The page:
Connect the Dots: Hemlocks and 19th Century Tanneries

Published by the Vermont Community Newspaper Group in The Shelburne News and The Other Paper, 10/6/22

How fitting to be surrounded by hemlocks, I thought as I scrambled down the steep bank of the brook. Hemlocks were one of the key elements in the 19th-century mill I was exploring and here were some of their descendants as witnesses. Would I find any remnants of the old dam or the foundation of the water-powered bark mill? I continued downslope to see.

The old bark mill was part of the local tannery that operated from the early 1800s to the 1880s processing animal hides into leather. After the saw mills and grist mills creating materials for shelter and basic foodstuffs, the tanneries were the next most important local industry supporting early European settlers. Without shoes and boots for people, or harnesses and saddles for horses, farming life would have been very difficult in the era before plastics, rubber, and gas-powered vehicles.

Transforming animal skin into leather was a skilled, labor-intensive, multi-step process that used a sequence of salt, lime, and tannin treatments with large amounts of water. Tannins are natural chemicals produced by many plants to deter pests (they also give coffee and tea their color and astringency). Tannins in a water solution will chemically bind to the animal skin proteins and alter them to keep them from decaying. Tannins also make the skins more durable, water and heat resistant, and flexible. Hemlocks have large amounts of tannin in their bark, and are common in Vermont, so tanners here used them extensively. The hemlock bark needed to be ground to a powder so the tannins would easily dissolve in water. 

The tannery site I was looking for was on several 19th-century maps, and had all the key environmental features together in one place. To produce the power needed, it was built below a steep section of brook created by a geologic fault line. The tanner built a dam to impound the flowing water and regulate its flow to the bark mill. The water power turned the bark mill’s grindstones to grind the bark into powder, much like a grist mill’s grindstones grind wheat seeds into flour. Of Vermont’s 126 bark mills in 1850, three-quarters were water-powered, with most of the rest horse-powered. The brook’s steady flow of water was also essential to processing hides because many of the steps required chemical solutions soaking in large vats, and rinsing with large amounts of water.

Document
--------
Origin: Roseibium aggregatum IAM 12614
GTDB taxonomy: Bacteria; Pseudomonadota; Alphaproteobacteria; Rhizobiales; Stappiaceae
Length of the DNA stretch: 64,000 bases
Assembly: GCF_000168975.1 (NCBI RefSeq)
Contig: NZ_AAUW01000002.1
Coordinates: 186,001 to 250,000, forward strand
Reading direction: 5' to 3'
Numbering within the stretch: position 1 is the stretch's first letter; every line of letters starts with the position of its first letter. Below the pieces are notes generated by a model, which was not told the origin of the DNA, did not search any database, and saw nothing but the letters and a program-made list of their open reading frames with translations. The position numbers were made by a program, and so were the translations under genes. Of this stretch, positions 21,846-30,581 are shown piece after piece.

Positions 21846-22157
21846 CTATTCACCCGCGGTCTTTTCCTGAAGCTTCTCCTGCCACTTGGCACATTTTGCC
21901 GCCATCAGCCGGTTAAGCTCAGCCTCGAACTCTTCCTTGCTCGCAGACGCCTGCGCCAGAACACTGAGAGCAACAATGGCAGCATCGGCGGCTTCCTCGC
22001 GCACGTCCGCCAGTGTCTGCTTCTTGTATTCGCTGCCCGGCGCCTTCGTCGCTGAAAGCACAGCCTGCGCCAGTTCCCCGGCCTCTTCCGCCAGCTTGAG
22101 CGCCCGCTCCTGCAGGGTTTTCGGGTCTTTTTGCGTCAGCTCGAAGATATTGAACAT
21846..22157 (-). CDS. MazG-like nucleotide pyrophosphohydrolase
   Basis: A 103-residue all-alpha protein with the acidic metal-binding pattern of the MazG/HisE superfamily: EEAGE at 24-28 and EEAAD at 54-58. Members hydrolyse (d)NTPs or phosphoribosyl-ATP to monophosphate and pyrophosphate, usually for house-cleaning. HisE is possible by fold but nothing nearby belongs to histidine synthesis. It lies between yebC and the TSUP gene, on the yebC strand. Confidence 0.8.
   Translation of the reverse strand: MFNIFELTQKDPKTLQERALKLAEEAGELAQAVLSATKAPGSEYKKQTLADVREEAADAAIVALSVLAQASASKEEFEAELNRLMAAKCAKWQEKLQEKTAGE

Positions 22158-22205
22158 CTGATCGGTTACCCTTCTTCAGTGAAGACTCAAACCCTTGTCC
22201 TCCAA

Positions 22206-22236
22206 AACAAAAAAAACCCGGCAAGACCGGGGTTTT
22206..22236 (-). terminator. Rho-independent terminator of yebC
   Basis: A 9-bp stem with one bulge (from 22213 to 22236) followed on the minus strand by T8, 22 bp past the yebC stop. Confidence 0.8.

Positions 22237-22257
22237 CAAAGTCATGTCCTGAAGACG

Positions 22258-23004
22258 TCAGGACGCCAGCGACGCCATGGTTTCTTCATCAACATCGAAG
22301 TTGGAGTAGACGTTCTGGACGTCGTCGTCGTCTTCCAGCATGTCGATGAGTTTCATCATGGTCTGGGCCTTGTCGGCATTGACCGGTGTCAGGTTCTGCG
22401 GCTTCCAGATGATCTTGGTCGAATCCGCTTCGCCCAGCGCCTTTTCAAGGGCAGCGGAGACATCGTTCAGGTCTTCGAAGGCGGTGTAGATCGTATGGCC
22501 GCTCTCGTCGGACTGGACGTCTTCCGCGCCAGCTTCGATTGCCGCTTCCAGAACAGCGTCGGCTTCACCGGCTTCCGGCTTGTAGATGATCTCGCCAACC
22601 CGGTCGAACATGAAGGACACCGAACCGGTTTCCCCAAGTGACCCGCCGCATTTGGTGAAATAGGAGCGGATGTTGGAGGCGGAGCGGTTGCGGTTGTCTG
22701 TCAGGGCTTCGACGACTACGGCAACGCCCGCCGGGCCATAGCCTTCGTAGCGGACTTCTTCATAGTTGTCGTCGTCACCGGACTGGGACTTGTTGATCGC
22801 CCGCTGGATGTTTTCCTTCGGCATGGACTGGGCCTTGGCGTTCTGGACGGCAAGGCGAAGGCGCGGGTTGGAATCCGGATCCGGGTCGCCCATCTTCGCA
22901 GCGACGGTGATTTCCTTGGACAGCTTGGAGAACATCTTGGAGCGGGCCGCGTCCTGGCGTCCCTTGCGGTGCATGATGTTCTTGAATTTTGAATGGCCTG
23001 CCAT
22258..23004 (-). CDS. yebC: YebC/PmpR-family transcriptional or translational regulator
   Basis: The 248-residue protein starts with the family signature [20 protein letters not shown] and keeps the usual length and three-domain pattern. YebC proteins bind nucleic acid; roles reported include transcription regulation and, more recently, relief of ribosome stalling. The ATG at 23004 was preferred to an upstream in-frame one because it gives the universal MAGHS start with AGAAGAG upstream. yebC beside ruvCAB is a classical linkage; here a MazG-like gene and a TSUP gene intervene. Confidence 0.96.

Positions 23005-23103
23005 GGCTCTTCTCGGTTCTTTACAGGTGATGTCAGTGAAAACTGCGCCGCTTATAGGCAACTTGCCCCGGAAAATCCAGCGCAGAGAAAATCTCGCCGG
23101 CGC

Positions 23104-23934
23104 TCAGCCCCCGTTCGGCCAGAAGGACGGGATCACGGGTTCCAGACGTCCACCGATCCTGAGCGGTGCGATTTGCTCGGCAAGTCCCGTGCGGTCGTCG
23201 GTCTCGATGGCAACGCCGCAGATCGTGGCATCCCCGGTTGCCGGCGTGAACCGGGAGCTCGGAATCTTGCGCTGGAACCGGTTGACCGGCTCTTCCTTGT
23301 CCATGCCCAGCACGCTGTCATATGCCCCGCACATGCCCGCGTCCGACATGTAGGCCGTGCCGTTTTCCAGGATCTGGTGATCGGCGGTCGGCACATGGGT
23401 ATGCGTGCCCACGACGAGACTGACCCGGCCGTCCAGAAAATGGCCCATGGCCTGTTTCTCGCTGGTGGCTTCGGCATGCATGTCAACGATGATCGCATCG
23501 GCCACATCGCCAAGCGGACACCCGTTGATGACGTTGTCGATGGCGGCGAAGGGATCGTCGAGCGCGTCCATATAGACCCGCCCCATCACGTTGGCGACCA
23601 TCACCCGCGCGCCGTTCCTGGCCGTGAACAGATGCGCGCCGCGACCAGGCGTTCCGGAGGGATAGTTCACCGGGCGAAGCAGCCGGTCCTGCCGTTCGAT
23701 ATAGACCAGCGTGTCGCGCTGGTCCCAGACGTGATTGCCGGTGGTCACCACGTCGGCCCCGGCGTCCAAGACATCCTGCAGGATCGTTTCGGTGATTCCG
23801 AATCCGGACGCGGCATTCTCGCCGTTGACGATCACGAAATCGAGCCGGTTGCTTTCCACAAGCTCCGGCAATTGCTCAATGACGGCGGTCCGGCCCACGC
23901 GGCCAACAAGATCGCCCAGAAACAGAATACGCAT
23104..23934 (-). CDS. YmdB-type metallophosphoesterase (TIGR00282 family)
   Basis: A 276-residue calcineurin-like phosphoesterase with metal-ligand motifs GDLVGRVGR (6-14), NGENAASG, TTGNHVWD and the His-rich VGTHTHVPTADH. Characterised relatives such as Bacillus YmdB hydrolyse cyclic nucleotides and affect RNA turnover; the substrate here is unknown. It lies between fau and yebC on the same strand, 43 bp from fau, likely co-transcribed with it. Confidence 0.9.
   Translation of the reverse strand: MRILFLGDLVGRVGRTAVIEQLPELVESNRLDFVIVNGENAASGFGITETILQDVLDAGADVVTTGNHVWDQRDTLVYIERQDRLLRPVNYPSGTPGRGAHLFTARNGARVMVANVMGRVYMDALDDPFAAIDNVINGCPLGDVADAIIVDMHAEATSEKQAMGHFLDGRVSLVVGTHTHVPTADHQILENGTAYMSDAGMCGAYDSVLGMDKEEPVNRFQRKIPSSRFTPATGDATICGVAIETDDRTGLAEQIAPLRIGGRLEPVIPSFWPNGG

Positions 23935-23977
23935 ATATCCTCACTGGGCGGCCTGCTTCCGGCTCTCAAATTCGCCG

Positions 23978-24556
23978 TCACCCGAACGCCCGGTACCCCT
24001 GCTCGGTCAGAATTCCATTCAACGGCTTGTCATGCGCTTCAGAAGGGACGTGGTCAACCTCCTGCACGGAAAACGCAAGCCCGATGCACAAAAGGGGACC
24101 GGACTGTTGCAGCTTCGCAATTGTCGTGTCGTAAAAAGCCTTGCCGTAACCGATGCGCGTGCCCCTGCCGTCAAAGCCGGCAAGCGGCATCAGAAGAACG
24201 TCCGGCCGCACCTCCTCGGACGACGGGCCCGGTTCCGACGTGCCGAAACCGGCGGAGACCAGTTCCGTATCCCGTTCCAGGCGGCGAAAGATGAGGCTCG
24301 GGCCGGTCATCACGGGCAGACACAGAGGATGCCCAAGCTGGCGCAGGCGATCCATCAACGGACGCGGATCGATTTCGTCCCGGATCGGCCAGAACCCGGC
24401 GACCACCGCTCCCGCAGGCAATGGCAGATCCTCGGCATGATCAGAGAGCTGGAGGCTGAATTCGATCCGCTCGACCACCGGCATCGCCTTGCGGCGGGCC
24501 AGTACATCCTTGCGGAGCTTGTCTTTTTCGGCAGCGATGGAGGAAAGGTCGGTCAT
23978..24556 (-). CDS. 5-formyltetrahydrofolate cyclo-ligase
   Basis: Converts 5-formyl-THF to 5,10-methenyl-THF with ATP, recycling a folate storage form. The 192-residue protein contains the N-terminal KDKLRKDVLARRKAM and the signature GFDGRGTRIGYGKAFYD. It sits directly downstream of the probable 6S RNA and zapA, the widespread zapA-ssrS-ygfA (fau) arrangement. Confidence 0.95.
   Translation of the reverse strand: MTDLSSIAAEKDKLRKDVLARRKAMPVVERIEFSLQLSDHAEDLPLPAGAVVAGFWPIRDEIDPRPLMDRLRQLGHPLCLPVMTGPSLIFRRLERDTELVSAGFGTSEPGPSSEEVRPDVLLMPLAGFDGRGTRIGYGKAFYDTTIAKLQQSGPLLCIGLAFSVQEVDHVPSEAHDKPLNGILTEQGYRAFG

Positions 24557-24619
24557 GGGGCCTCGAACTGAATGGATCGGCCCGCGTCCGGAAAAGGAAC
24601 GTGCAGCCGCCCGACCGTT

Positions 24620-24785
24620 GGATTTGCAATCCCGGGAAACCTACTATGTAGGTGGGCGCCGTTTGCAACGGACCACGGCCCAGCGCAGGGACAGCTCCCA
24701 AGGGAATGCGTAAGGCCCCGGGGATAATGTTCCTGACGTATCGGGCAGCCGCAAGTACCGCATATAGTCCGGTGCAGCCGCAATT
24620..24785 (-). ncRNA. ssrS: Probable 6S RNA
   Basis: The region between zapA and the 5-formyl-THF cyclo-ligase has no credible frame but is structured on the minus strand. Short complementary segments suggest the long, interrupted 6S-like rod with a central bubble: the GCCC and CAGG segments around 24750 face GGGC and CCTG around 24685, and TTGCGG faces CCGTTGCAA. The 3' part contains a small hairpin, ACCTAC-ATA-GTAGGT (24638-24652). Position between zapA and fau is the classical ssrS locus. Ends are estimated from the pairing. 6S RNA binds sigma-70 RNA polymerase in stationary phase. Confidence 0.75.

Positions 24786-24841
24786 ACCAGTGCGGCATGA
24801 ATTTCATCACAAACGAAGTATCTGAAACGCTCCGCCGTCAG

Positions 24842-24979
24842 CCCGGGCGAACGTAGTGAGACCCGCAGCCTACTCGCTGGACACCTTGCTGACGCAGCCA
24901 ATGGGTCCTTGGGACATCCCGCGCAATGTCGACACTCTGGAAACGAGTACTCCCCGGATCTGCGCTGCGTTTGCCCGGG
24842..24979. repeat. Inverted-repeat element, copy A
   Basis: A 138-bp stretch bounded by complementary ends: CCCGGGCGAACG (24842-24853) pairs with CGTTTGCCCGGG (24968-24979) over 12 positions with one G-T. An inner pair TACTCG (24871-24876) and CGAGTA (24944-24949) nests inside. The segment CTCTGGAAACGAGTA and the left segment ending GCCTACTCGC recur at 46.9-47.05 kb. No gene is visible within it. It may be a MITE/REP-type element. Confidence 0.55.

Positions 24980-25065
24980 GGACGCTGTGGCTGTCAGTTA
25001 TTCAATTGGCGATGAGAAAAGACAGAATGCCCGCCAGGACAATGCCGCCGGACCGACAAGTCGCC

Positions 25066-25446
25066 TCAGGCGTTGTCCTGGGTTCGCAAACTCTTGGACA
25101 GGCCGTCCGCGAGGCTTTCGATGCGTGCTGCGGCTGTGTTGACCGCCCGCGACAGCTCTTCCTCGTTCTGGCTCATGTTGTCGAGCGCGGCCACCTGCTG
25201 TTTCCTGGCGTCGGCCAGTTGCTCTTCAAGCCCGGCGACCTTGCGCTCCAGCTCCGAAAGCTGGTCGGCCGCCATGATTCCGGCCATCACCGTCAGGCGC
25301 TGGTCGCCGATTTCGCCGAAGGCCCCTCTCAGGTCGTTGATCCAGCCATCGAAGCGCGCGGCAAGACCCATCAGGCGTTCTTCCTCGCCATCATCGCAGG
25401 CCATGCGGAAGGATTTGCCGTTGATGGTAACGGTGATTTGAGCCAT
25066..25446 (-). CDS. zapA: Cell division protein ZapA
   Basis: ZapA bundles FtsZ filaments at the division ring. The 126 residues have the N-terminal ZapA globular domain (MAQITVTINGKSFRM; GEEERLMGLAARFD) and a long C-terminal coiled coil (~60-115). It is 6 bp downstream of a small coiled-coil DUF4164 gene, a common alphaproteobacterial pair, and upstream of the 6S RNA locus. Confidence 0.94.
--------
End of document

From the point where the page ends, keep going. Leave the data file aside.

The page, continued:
Tanners gathered the materials they needed locally. Farmers brought hides in from their livestock, often paying the tanner with a portion of the hides. Wood lot owners provided hemlock bark, and lime came from the limestone quarries common in the Champlain Valley.  

The tanner’s process began by salting the skins to stop bacterial growth, then rinsing the salt out with water. This was followed by soaking the hides in a lime solution to remove the hair and any fats left, then de-liming them with either water or a vinegar solution. Finally, the hides were put to soak in a series of water vats with increasing concentrations of dissolved tannins.  Hides were moved from vat to vat as determined by the skill of the craftsman over many months to become fully cured leather. The tanning process was known to be very smelly, and the waste was usually disposed of in the brook. 

Cobblers and harness shops bought most of the finished leather. In the end, the community was shod and had the harnesses for horse-drawn farm work.

Later in the 19th century, bark tanning was eventually displaced by a synthetic tanning process using chromium salts, which took only hours to produce finished leather instead of months. Bark tanneries eventually closed.

I looked around the site to see what was left of the 19th-century mill works. Upstream, I could see the remnants of a grist mill and saw mill, but there was little evidence left at the tannery site. Some stonework seemed to line up on both sides of the brook, but it was heavily damaged. Probably the floods through the narrow valley over decades had flushed much of it out, leaving me to imagine the rest from the descriptions.   

It was time for me to head back up the steep ravine, and I steadied my ascent by holding onto the 2-foot diameter hemlock trunks. I paused for a moment to catch my breath, and because the hemlocks’ dense shade keeps out understory growth, I was able to review the valley below. All the pieces had come together here: the geology of the steep ravine creating the opportunity for power, and the rushing water to drive the bark mill, to soak the hides, and take away the refuse. But without the gray, platy hemlock bark under my hands, none of this would have been possible.

Copyright 2022 Jane Dorney